# What is meant by an inflation rate spoken in the typical news?

The news usually says that inflation for a certain month is say $$2.57\%$$. It is never said relative to what. Should I assume that is relative to the previous month?

If that's so, then the more inflation rises, the more likely the percentage reported will be small and eventually negative --- otherwise, inflation would be rising exponentially.

Wouldn't be more useful if we would look at inflation since the a certain historic mark? In the US, for example, shouldn't we look every day how much money the dollar has lost its value since 1917 or 1971?

• 2.57% per month would be extremely high. More likely, it's 2.57%, compared to the same month one year ago. Sep 2 '20 at 9:38

In media the inflation number that you see is generally the Year-on-Year inflation rate, i.e.,

$$\frac{I_t-I_{t-12}}{I_{t-12}}$$

where $$I_t$$ is the price index (CPI or WPI). For most countries, the index is a fixed base index. So the absolute value of the index gives you the idea of where the prices are relative to the base year.

Inflation rate on the other hand gives you idea of how much the index has increased as compared to same month previous year. The main reason for using YoY over MoM is to prevent seasonality misleading you.

For example, if media reported MoM, every December you'd see high inflation because of holiday season. So inflation of December is not strictly comparable with other months because of inherent seasonality. To prevent this YoY is used.

On your second point: No inflation does not keep decreasing with time. This would be true if price increases with a decreasing slope. There is no economic reason to believe that.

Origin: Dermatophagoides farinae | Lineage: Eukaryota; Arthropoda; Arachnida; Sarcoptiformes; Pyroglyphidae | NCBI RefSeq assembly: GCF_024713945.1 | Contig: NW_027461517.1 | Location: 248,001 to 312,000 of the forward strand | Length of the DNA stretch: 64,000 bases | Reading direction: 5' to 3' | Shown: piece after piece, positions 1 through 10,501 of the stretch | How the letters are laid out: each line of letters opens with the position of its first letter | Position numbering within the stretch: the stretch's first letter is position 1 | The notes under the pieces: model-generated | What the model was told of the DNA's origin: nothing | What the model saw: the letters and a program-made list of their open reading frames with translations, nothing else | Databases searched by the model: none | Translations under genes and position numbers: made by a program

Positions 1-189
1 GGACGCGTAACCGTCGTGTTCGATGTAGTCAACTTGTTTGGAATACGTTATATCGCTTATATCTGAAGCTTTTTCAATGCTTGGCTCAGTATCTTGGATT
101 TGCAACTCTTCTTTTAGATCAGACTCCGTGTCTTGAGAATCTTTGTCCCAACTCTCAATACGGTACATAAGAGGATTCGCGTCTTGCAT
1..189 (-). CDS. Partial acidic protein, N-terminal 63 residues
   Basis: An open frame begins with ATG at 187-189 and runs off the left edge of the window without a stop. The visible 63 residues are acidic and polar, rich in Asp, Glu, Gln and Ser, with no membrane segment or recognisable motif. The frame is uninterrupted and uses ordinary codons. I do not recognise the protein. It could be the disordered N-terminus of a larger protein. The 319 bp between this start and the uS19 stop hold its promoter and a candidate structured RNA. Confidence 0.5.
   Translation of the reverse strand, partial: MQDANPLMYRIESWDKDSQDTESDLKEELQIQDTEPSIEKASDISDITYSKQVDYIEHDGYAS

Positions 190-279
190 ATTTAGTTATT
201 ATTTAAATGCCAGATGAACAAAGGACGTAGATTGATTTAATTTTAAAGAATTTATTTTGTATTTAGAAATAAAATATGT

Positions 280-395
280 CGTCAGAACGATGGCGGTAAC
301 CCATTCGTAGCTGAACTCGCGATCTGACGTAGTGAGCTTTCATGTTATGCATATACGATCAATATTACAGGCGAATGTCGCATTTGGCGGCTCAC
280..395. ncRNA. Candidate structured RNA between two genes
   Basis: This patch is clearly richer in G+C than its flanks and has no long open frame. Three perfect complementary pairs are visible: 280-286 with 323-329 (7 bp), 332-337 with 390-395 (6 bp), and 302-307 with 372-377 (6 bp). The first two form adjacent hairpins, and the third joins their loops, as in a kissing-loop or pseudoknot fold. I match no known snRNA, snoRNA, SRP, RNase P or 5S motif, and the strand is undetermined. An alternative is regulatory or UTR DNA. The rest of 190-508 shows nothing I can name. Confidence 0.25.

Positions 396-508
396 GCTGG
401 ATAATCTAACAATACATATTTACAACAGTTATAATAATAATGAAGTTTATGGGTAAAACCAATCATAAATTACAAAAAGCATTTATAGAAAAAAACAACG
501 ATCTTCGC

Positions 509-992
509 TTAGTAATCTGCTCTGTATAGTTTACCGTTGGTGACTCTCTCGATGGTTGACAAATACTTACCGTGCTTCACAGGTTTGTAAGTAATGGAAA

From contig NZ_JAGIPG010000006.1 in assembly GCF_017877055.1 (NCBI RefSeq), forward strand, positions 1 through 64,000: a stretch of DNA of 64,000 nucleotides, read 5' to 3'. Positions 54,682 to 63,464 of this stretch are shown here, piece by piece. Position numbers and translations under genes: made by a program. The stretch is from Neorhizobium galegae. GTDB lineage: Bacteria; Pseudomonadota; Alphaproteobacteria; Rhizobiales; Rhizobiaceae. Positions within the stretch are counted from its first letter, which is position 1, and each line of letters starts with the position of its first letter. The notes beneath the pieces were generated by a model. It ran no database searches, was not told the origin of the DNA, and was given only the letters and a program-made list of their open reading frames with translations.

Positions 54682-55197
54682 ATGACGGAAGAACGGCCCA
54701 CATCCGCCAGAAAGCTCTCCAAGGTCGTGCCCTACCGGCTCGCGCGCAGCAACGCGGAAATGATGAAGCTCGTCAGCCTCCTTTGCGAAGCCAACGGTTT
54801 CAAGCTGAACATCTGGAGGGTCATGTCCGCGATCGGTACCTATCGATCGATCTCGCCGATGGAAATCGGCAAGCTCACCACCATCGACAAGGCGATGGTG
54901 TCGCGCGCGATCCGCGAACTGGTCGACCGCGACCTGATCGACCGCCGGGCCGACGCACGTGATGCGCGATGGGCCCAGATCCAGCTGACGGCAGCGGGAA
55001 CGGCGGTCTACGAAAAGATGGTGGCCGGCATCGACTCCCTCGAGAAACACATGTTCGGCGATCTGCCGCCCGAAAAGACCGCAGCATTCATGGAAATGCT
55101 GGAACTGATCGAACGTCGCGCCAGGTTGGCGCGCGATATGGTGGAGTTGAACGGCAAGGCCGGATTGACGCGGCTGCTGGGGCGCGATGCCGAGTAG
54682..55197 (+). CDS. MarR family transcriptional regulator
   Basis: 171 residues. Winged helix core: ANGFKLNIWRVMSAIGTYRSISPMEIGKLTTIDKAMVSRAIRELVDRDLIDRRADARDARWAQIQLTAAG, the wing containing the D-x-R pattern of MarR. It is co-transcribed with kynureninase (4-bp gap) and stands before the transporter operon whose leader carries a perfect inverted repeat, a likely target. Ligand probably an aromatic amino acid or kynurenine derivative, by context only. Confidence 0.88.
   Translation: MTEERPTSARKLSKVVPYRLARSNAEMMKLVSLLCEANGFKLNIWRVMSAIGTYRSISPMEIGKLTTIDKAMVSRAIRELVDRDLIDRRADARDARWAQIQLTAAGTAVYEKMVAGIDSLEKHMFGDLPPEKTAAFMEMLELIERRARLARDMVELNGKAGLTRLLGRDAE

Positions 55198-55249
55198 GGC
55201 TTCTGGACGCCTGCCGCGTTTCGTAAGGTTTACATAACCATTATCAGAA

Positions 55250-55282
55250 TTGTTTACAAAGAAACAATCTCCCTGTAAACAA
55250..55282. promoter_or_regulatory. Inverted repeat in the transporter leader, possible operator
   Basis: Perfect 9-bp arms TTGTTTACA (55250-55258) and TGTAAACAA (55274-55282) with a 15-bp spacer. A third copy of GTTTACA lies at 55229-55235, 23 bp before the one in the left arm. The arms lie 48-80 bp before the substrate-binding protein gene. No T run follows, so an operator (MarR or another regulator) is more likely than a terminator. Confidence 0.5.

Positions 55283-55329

On third point: if we only looked at inflation rate from a historic point then that number would rather be an increasing number. Then again you would not be able to compare it with previous months' or years' numbers as then the difference of inflation would be of interest.

Inflation is by definition change in average price level. If we denote price level as $$P$$ and inflation as $$\pi$$, it is given by:

$$\pi = \frac{P_t-P_{t-1}}{P_t}$$

Hence yes it is given relative to its previous time period as its growth rate.

You can look at inflation since any date you want since $$t$$ and $$t-1$$ can be any dates. However, the most relevant is the current rate of inflation as just from purely practical perspective for conducting business or policy its current or future expected rate of inflation that matters most since past is already past and people make economic decisions in present or plan for future.

The news usually says that inflation for a certain month is say 2.57%. It is never said relative to what. Should I assume that is relative to the previous month?

Yes.

Ideally the news should specify whether it's month-on-month (MoM) or year-on-year (YoY).

But if it simply says inflation in July 2020 was $$X$$ (without specifying whether it's MoM or YoY), then it should mean MoM (i.e. relative to June 2020).

If that's so, then the more inflation rises, the more likely the percentage reported will be small and eventually negative --- otherwise, inflation would be rising exponentially.

I do not understand this sentence at all or what the logic is.

Wouldn't be more useful if we would look at inflation since the a certain historic mark? In the US, for example, shouldn't we look every day how much money the dollar has lost its value since 1917 or 1971?

There are such measures. For example, the US BLS Inflation Calculator tells us that $100 in Jul 2020 has the same buying power as \$4.52 in Jan 1917 and \\$15.36 in Jan 1971.